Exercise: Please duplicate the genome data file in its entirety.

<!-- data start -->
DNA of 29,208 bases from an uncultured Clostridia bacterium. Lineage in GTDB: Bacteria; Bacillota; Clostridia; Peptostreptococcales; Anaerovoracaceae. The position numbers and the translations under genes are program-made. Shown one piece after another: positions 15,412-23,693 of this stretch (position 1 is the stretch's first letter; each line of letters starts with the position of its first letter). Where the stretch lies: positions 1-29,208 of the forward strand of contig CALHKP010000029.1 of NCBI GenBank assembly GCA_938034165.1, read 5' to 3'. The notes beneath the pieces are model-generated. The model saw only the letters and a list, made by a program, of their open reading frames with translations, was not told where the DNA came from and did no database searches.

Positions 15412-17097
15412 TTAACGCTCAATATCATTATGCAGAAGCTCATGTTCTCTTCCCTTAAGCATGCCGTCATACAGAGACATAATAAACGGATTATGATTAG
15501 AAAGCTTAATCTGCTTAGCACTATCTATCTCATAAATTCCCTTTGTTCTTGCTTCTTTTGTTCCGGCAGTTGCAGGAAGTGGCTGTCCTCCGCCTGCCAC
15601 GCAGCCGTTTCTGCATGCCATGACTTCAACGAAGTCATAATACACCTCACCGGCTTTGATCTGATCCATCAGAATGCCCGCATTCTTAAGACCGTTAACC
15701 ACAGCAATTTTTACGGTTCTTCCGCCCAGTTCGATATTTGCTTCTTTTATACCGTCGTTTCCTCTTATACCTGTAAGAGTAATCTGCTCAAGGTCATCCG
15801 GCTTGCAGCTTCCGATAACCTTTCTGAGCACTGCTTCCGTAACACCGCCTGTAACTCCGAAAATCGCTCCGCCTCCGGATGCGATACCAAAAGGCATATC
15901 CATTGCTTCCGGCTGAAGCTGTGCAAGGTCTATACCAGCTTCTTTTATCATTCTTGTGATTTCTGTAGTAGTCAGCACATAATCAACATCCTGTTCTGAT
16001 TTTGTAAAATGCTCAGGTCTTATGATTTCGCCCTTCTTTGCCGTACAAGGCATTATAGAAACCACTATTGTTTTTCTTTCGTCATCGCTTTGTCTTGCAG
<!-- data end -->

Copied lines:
DNA of 29,208 bases from an uncultured Clostridia bacterium. Lineage in GTDB: Bacteria; Bacillota; Clostridia; Peptostreptococcales; Anaerovoracaceae. The position numbers and the translations under genes are program-made. Shown one piece after another: positions 15,412-23,693 of this stretch (position 1 is the stretch's first letter; each line of letters starts with the position of its first letter). Where the stretch lies: positions 1-29,208 of the forward strand of contig CALHKP010000029.1 of NCBI GenBank assembly GCA_938034165.1, read 5' to 3'. The notes beneath the pieces are model-generated. The model saw only the letters and a list, made by a program, of their open reading frames with translations, was not told where the DNA came from and did no database searches.

Positions 15412-17097
15412 TTAACGCTCAATATCATTATGCAGAAGCTCATGTTCTCTTCCCTTAAGCATGCCGTCATACAGAGACATAATAAACGGATTATGATTAG
15501 AAAGCTTAATCTGCTTAGCACTATCTATCTCATAAATTCCCTTTGTTCTTGCTTCTTTTGTTCCGGCAGTTGCAGGAAGTGGCTGTCCTCCGCCTGCCAC
15601 GCAGCCGTTTCTGCATGCCATGACTTCAACGAAGTCATAATACACCTCACCGGCTTTGATCTGATCCATCAGAATGCCCGCATTCTTAAGACCGTTAACC
15701 ACAGCAATTTTTACGGTTCTTCCGCCCAGTTCGATATTTGCTTCTTTTATACCGTCGTTTCCTCTTATACCTGTAAGAGTAATCTGCTCAAGGTCATCCG
15801 GCTTGCAGCTTCCGATAACCTTTCTGAGCACTGCTTCCGTAACACCGCCTGTAACTCCGAAAATCGCTCCGCCTCCGGATGCGATACCAAAAGGCATATC
15901 CATTGCTTCCGGCTGAAGCTGTGCAAGGTCTATACCAGCTTCTTTTATCATTCTTGTGATTTCTGTAGTAGTCAGCACATAATCAACATCCTGTTCTGAT
16001 TTTGTAAAATGCTCAGGTCTTATGATTTCGCCCTTCTTTGCCGTACAAGGCATTATAGAAACCACTATTGTTTTTCTTTCGTCATCGCTTTGTCTTGCAG